“We have adapted our payments to suppliers ensuring payments are sent via BACS, as well as providing weekly payment runs to ensure our accounts are as kept up to date as possible. We have a small, dedicated team in accounts who are liaising with our suppliers to ensure accounts are reconciled and queries looked into, as well as being available to give honest answers about outstanding items on their account.

“Suppliers are an important partner and we will need each other once this is all over. We have also linked even closer with local authorities and OTs to support them where possible.”

In addition, the company has stopped going into customer homes for general servicing and has moved to only fitting stairlifts or repairs on essential items.

Stairlift providers rising to the challenge

Whilst the impact has been hard on bricks and mortar retailers, the fear of customers to let people into their homes during the pandemic has created its own challenges for those specialising in stairlifts and homelifts.

Relatively quickly into the crisis however, companies came up with a clever workaround: virtual consultations.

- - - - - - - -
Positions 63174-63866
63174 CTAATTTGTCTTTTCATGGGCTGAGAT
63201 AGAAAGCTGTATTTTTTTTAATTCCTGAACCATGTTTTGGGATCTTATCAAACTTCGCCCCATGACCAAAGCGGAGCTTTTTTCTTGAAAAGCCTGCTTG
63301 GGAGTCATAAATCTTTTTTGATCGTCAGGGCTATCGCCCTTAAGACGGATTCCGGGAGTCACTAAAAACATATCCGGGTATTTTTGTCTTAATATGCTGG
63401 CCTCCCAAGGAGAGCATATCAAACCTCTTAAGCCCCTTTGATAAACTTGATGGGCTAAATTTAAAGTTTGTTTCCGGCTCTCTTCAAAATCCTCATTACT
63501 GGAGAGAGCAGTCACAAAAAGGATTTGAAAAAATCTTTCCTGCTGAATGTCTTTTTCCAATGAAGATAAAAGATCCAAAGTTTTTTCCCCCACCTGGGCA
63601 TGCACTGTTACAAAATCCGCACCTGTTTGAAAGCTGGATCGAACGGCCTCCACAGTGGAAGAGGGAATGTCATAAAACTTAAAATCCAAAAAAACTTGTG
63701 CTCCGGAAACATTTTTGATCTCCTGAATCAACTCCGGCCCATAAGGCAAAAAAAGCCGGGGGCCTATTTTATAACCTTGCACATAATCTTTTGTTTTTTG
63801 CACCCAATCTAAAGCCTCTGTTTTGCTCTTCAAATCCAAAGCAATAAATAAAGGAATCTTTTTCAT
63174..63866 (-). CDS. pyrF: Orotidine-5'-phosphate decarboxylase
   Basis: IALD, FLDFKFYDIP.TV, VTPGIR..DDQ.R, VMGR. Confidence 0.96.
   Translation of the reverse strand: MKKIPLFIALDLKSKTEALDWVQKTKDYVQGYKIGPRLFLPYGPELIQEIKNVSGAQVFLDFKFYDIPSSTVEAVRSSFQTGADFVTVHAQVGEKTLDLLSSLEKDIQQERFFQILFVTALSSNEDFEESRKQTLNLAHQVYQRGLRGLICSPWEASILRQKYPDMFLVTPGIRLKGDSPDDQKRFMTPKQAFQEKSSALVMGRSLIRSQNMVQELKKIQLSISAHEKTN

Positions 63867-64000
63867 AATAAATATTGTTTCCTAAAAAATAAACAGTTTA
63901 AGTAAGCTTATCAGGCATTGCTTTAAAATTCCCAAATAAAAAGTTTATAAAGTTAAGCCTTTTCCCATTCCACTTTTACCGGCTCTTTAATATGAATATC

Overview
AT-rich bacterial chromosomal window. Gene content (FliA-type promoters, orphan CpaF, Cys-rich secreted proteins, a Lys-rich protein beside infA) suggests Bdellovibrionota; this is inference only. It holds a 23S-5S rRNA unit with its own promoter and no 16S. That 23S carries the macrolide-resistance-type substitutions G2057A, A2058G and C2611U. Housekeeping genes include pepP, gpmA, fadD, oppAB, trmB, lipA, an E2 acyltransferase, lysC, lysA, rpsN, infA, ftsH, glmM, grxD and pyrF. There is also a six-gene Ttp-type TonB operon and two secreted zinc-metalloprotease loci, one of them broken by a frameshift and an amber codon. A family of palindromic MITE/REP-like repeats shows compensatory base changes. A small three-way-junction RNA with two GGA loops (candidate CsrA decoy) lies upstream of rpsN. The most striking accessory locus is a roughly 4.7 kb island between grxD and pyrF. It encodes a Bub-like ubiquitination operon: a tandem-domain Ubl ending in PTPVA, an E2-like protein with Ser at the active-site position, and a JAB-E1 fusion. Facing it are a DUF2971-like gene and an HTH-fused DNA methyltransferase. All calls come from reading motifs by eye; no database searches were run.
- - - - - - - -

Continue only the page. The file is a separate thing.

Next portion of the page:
Anglia Stairlifts, Handicare and others embraced modern technology and advancements in video conferencing to carry out initial assessments for stairlifts without having to step foot into a customer’s home.

One of the first to pivot to video consultations, Handicare’s direct-selling team saw the need to find a way to continue installing stairlifts whilst at the same time, easing vulnerable customers concerns.

“We’ve sold both straight and curved stairlifts as a result, and had some great feedback from our customers who really need our help at what is already a very difficult time for them,” said Paul Stockdill, UK Sales & Marketing Director of Handicare.

“Our teams have adapted their process quickly and really got to grips with taking customers through the usual steps over the phone instead of face-to-face.”

One dealer specialising in stairlift Anglia Stairlifts, led by Managing Director Phil Rice, also introduced the new virtual service shortly after lockdown measures came into force.

Anglia Stairlift Phil Rice
Anglia Stairlifts’ boss has confirmed the new ‘virtual visit’ proposition is here to stay

Since offering virtual visits, the company has already carried out a number with customers which has enabled Anglia Stairlifts to continue operating despite the strict social distancing rules.